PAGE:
When Do Developers Not Have to Talk to Stakeholders?

An ontologist can bridge1 domain expertise and software development via production of

  1. a semi-informal so-called intermediate representation2 that can be understood by domain experts, and

  2. a formal ontology / knowledge graph that represents the domain in a machine-actionable way.

When you do software development, you want to take the human out of the loop as much as possible – really automate it, least amount of manual effort, just minimize that…When I explain to [developers] that an ontology or knowledge graph [is] basically an ontologist talking to stakeholders and making sure that all the implicit knowledge they have is expressed in an explicit structural format that systems can also read…a light bulb [is] lit in their head, like “Oh…so it means we do not have to talk to stakeholders?”…Yes!…You can basically have the ontologist talk to the stakeholders and put it into a format that you just query."3

And if you switch-hit as both a domain expert and a developer, “a little semantics goes a long way” – developing competence in and discipline towards producing intermediate representations can increase your capacity to effectively collaborate/delegate and thus increase professional impact.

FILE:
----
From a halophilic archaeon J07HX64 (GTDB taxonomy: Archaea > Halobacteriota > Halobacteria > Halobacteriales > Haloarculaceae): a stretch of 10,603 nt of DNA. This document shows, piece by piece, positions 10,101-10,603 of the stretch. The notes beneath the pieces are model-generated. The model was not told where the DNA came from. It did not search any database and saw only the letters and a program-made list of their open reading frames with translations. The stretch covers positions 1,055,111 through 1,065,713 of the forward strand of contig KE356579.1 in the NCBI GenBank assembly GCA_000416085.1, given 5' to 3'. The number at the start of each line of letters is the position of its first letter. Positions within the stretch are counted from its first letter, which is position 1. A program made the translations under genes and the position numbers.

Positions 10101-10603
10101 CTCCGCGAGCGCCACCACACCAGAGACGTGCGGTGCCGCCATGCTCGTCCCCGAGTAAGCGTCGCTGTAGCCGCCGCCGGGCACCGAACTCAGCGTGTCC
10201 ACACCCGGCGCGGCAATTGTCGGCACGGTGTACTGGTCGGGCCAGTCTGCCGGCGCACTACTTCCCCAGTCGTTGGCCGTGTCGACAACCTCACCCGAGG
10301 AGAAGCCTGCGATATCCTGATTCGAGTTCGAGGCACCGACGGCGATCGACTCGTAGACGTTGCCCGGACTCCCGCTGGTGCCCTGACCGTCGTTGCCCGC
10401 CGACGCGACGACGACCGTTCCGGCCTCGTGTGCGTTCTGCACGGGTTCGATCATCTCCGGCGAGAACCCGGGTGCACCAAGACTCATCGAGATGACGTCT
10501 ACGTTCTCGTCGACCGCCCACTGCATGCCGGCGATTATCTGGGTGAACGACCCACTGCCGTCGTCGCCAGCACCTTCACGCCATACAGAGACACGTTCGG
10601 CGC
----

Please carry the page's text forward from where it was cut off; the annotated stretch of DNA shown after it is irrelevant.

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  1. J. Sequeda and O. Lassila, Designing and building enterprise knowledge graphs. San Rafael: Morgan & Claypool Publishers, 2021. ↩︎

  2. M. Fernández-López, A. Gómez-Pérez, and N. Juristo, “METHONTOLOGY: From Ontological Art Towards Ontological Engineering,” Stanford University, EEUU, Mar. 1997. Accessed: Aug. 03, 2022. [Online]. Available: https://oa.upm.es/5484/ ↩︎

  3. A. Faith and K. Kari, “Data Therapy & Using Ontologies To Translate Business Rules For Devs,” (Jul. 28, 2022). Accessed: Aug. 03, 2022. [Online Video]. Available: https://www.youtube.com/watch?v=lRUYY1pVVqI&t=238s ↩︎